These are just a few examples of games you could play with your team to keep things interesting and to increase your sales at the same time. If you give one a try, make sure to share your results with PETS+.

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5 KPIs to Transform Your Social Media

See few simple targets that even those who dread data will learn to love.

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RECENTLY, I DOVE into the top five key performance indicators (KPIs) that will transform how you market your pet business (petsplusmag.com/11191). Today, we’re going to carry those through to a few top marketing channels to turn your business’s metrics from scary and something you avoid to something you’ll be asking for! The following are a few simple targets that even those who dread data will learn to love.

Competitor Reporting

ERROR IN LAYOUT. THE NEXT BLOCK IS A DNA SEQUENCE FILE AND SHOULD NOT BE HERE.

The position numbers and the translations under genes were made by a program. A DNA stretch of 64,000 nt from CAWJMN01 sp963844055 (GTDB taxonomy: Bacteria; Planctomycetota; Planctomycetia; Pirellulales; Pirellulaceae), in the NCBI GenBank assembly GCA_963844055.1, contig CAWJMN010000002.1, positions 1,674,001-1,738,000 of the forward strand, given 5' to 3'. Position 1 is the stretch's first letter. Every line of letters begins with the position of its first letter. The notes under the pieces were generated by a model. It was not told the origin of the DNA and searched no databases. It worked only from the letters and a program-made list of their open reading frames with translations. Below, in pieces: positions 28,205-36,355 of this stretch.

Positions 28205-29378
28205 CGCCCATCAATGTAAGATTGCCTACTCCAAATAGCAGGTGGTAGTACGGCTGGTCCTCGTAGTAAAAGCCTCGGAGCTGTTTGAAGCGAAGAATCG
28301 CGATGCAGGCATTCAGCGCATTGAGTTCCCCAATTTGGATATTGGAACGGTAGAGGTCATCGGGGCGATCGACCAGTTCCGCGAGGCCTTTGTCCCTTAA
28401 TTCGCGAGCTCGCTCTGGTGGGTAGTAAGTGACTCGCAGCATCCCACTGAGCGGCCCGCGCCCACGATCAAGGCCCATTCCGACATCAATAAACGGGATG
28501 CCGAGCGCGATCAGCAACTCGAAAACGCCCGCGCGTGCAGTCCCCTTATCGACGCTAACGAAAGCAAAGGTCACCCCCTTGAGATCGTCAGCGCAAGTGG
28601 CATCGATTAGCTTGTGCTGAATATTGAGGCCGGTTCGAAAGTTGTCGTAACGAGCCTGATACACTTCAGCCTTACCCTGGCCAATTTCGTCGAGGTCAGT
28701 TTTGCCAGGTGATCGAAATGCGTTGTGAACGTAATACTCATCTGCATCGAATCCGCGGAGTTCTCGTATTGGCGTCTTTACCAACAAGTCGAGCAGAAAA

Set up Facebook competitor reporting to see your top competitors’ top-performing posts. If you haven’t already done this, this is one to set up right now. Buried within Facebook insights is something called “Pages you watch.” Add your top competitors here, and Facebook will automatically deliver you a fresh serving of those pages’ top-performing posts each week — for free! You’ll be able to see what they’re posting in one place and which of those posts got their customers’ attention. (Pro tip: Chances are, if you are competitors, it will get your customers’ attention too.) This is a great way to see instantly how you’re measuring up and get ideas for what will work well for you. It can also give you an idea of how your competitors’ sales posts perform in relation to your own.